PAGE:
In commemoration of the 65th anniversary of the liberation of Nazi concentration camps, the U.S. Holocaust Memorial Museum designated Stories of Freedom: What You Do Matters as the theme for Days of Remembrance 2010. Among the events the Museum held was an interview conducted by Sara Bloomfield, Director of the Museum, with Assistant Secretary of State Mike Posner. Posner addressed the challenges of fighting anti-Semitism and responding to genocide today. Assistant Secretary Posner complimented the work of the Genocide Prevention Task Force, which the Museum helped convene, and discussed progress that the Obama Administration has made in implementing the recommendations of the Task Force report.
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In Foreign Policy, Mike Abramowitz, the Director of the Committee on Conscience at the Museum, and Lawrence Woocher, senior program officer at USIP, discuss the significance of intelligence chief Dennis Blair's testimony to the Senate and his emphasis on the risks facing Southern Sudan.
On December 10, the Museum hosted a special program with U.S. Permanent Representative to the UN Susan Rice. Michael Abramowitz, Director of the Museum’s Committee on Conscience, interviewed Ambassador Rice, discussing her work at the UN and her experiences working on issues of genocide and mass atrocities.
Last night in a special program at the Museum, Ambassador Susan Rice, the U.S. Permanent Representative to the United Nations, made clear that the U.S. government has adopted benchmarks by which it will measure whether Sudan is making progress in meeting humanitarian and other obligations -- and they will be assessed quarterly. There has been some ambiguity about whether such benchmarks existed. The benchmarks are very specific and have been agreed on by "the highest officials, including the President of the United States, and by us at the principals level," Rice said. The status quo in Sudan, Rice insisted, was inherently unacceptable. Asked whether there had been consequences for the perpetrators in Darfur, Rice replied, "Not enough."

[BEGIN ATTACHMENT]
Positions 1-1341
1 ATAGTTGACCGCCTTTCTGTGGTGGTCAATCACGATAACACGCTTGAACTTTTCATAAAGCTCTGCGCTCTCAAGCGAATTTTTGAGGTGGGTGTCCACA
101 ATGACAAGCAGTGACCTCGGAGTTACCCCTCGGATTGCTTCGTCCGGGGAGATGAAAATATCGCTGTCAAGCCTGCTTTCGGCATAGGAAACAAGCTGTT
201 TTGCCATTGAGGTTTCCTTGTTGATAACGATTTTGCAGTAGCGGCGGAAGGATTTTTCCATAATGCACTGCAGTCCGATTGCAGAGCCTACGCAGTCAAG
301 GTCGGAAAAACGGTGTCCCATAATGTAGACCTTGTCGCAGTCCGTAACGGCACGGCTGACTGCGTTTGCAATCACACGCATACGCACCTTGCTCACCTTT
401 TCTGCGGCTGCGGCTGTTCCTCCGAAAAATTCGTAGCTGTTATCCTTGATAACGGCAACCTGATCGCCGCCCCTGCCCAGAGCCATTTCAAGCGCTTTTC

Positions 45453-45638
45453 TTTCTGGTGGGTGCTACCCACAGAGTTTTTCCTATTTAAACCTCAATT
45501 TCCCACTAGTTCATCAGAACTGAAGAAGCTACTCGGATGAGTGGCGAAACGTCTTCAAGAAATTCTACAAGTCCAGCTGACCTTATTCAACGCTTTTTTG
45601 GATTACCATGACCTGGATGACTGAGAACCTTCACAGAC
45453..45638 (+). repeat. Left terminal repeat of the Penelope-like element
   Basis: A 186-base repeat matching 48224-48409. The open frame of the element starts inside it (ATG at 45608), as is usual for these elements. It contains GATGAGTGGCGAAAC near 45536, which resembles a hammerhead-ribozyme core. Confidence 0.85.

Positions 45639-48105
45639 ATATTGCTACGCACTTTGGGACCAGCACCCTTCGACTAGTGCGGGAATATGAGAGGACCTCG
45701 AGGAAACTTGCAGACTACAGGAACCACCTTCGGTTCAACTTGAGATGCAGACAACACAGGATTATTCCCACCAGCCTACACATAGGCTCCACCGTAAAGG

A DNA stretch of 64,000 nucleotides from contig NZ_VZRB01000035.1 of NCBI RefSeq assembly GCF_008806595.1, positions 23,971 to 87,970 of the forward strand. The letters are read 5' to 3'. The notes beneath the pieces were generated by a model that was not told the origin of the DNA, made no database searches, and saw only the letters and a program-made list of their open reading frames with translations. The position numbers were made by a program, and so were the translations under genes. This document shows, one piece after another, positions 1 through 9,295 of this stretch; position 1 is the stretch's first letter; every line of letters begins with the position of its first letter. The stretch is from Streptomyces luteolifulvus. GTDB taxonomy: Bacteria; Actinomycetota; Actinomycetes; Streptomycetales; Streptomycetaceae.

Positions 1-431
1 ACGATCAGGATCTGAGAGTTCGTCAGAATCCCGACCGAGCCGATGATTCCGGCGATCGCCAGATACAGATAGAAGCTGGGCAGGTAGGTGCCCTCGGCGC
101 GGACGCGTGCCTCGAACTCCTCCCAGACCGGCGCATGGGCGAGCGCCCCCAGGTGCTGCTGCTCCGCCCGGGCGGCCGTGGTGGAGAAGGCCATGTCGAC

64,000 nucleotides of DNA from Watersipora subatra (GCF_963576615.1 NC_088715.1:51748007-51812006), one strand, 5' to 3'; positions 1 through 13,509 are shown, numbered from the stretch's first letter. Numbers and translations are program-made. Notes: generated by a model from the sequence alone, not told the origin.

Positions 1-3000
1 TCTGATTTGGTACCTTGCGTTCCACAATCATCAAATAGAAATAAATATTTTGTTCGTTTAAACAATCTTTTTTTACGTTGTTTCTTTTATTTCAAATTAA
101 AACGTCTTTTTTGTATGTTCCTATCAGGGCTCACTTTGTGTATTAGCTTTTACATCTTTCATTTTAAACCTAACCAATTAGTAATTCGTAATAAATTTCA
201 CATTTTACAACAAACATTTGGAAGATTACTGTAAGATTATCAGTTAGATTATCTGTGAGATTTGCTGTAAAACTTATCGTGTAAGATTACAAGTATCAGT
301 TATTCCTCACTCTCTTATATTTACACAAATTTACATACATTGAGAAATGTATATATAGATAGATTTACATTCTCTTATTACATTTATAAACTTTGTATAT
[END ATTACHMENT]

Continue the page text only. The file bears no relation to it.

On September 21, the Will to Intervene Project, developed jointly by General Romeo Dallaire, the commander of the UN peacekeeping force for Rwanda during the 1994 genocide, and the Montreal Institute for Genocide and Human Rights Studies released its final report, "Mobilizing the Will to Intervene: Leadership and Action to Prevent Mass Atrocities" (external link). According to the Montreal Institute's website, the goal of the Will to Intervene Project is:
On May 14th, the House introduced H.R. 2410, the Foreign Relations Authorization Act for Fiscal Years 2010-2011, which includes language requiring reports on the U.S. capacity to prevent genocide and mass atrocities. Section 1002 of the Bill specifically invokes the Genocide Prevention Task Force report, “The December 2008 Report of the Genocide Prevention Task Force, co-chaired by former Secretary of State Madeline Albright and former Secretary of Defense William Cohen offers a valuable blueprint for strengthening United States capacities to help prevent genocide and mass atrocities,” and calls for a feasibility assessment of implementing some key report recommendations and recommends to further strengthen U.S. capacity to prevent genocide and mass atrocities. In addition to the inclusion of language on atrocity prevention rather than response, this is significant because it also paves the way for the Senate to support key provisions from the House State Authorization Bill.
John Heffernan discusses his recent trip to the Congo and the importance of genocide prevention in an editorial piece (external link) published on May 22 in the Huffington Post:
The U.S. Holocaust Memorial Museum notes with sadness the death of Jack Kemp, who passed away on Saturday, May 2, after a battle with cancer.
As the nation approaches the swearing in of America’s 44th president, and as the 114th Congress gets underway, a group of bipartisan leaders joins the Genocide Prevention Task Force’s call for the new administration and congressional leaders to make preventing genocide and mass atrocities a national priority.
The Genocide Prevention Task Force today released its final report on the eve of the 60th anniversary of the Convention on the Prevention and Punishment of the Crime of Genocide. The report makes the case for why genocide and mass atrocities threaten core American values and national interests, and how the U.S. government can prevent these crimes in the future.